But now, some 11 months later, Buffett’s bet on Occidental is suddenly a far cry from the slam dunk that it once appeared. Few large companies, if any, in the U.S. shale patch have been hit harder than Occidental by the collapse in oil prices this week. And while Buffett’s preferred shares don’t trade, the plunge in price on the company’s common stock, down 70% in the last 12 days, and in its benchmark bonds, down 25%, provide clues about the market’s perception of the value of his investment.
The stock dropped nearly 2% to $11.57 at 11:51 a.m. Thursday, after falling as low as $9.44 before trading was halted due to reaching a circuit breaker limit. It closed at $58.88 when Buffett invested last April.
For Buffett, the episode marks another setback for one of his key investments, just a year after the Kraft Heinz Co. writedown unleashed turmoil at that business. It also raises questions once again about how he intends to use his massive cash holdings — $128 billion at last blush — with few wholly appealing investment options to choose from.
The $10 billion investment in Occidental, his first major deal in four years, was instrumental in allowing the company to win a bidding war for Anadarko Petroleum Corp. But the transaction is only exacerbating Occidental’s troubles. Previously a steady, diversified oil producer, Occidental is now a heavily indebted shale oil producer highly subject to the whims of crude prices. Buffett himself conceded last year that the success of the deal depended on the vagaries of the oil market.
“The structure of the deal was a classic Berkshire deal,” Cathy Seifert, an analyst at CFRA Research, said. “Again, timing is everything and what a difference a year makes.”
Berkshire didn’t respond to requests for comment.
Things haven’t totally unraveled on Berkshire’s investment yet, of course. For now, in fact, the preferred shares continue to throw off cash — $200 million every quarter — and also rank above the common stock when it comes to liquidation. Berkshire does also hold some common shares, but they totaled just $780 million at the end of the year, equal to only 0.3% of Berkshire’s entire stock portfolio.
Buffett’s record of preferred stock deals have often played out in his favor. He bought stakes in General Electric Co. and Goldman Sachs Group Inc. during the financial crisis. Both of those preferred stakes paid 10% dividends.
But he’s been struggling to find attractive ways to put his near record cash pile to work. While his company has built up a more than $70 billion stock holding in Apple Inc. through the end of 2019, Buffett had failed to find major transactions since his 2016 acquisition of Precision Castparts Corp.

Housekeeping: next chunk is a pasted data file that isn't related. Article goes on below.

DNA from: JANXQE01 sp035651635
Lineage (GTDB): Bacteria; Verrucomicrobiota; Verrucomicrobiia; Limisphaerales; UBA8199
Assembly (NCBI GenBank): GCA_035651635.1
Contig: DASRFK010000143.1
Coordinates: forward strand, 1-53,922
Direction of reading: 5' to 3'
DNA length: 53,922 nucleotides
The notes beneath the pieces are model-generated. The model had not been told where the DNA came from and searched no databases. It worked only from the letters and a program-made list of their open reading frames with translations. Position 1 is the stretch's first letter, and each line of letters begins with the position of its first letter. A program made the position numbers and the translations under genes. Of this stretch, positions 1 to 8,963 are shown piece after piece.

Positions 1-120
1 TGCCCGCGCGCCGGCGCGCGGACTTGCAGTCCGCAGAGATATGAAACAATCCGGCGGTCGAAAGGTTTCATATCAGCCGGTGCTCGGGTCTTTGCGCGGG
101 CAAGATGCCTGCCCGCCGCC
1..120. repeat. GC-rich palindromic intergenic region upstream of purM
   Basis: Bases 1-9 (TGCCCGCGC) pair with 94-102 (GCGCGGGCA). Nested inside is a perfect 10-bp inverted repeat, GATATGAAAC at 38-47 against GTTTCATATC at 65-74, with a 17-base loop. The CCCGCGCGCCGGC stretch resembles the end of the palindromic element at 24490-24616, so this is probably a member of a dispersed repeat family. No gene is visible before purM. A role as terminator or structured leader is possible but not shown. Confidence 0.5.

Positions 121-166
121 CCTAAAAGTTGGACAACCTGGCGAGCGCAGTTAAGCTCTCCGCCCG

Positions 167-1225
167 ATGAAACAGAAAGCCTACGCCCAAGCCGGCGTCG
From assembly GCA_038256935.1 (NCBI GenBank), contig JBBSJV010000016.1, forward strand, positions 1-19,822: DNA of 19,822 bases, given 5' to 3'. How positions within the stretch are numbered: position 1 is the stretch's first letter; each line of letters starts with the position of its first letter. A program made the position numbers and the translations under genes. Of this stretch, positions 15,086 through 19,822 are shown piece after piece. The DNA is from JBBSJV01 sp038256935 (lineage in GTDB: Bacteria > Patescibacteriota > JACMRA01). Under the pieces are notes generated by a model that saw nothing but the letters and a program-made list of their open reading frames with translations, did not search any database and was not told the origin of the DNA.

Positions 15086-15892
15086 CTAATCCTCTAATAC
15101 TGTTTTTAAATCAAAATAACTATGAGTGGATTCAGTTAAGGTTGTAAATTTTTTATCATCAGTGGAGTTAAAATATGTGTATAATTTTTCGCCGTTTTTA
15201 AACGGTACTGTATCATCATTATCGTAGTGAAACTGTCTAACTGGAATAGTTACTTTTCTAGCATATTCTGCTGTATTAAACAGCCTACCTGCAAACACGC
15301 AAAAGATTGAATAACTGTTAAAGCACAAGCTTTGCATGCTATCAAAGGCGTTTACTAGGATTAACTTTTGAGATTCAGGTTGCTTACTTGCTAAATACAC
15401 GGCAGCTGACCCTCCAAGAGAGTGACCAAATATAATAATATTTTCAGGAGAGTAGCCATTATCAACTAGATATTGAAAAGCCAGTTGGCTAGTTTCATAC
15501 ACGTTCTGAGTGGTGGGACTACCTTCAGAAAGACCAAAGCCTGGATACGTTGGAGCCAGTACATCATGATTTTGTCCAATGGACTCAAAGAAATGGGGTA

And while the Occidental deal was lauded by analysts at the time, it put Buffett in a notoriously volatile industry. Few predicted, of course, that a split between Russia and its one-time OPEC allies would spark a price war. The ensuing crash in those prices eventually forced Occidental to cut its dividend for the first time in three decades Tuesday. Berkshire’s preferred stake was unaffected by the cut, but Berkshire’s common stock holding will feel the ripple effects unless Buffett’s company tweaked that holding since the end of the year.
Buffett isn’t as concerned about a major shift in the long-term outlook for the business.
“I don’t think the secular demand will change that much,” Buffett said in a recent interview with Yahoo Finance. “But certainly the immediate demand has changed.”
Cutting capital expenditure by a third and slashing the dividend almost 90% will help drive Occidental’s break-even costs down to the low $30 a barrel range, Chief Executive Officer Vicki Hollub said in a statement Tuesday. The move, and broader stock market gains, helped the company stock surge nearly 15% that day.
But the cut to Occidental’s prized dividend limits payouts to common stockholders, including Icahn, who has been battling the company for months over the Anadarko deal.
“Buffett figuratively took her to the cleaners,” Icahn wrote in July about Buffett’s preferred stock deal. Icahn, an Occidental shareholder, said in February ahead of the oil market crash that the “ill-advised bet” on Anadarko and any slump in oil prices could jeopardize the dividend.
Icahn said late Wednesday that he had increased his stake in Occidental to about 10%, from 2.5% previously, and he renewed his attack on the company’s board. “In other cultures, they would have the dignity to resign or worse,” Icahn said by phone. “In the army, they would be court-martialed, but here they would probably grant themselves bonuses because their stock options have collapsed.”
A representative for Occidental declined to comment on Icahn’s position.
In the short-term at least, the Anadarko deal has come at a major cost to shareholders. Occidental is down 82% since its interest in Anadarko first became public almost a year ago, compared to a 49% decline in the S&P 500 Energy Index, and a similar decline in oil.
Occidental’s dwindling market value has raised speculation over whether Buffett would ever buy the company outright. While Buffett has the funds, any eventual purchase would depend on his outlook for the oil market and other variables, said David Kass, a professor of finance at the University of Maryland’s Robert H. Smith School of Business.
“It’s certainly well within the $128 billion that Buffett has to spend,” Kass said. “But would the risks far outweigh the expected reward?”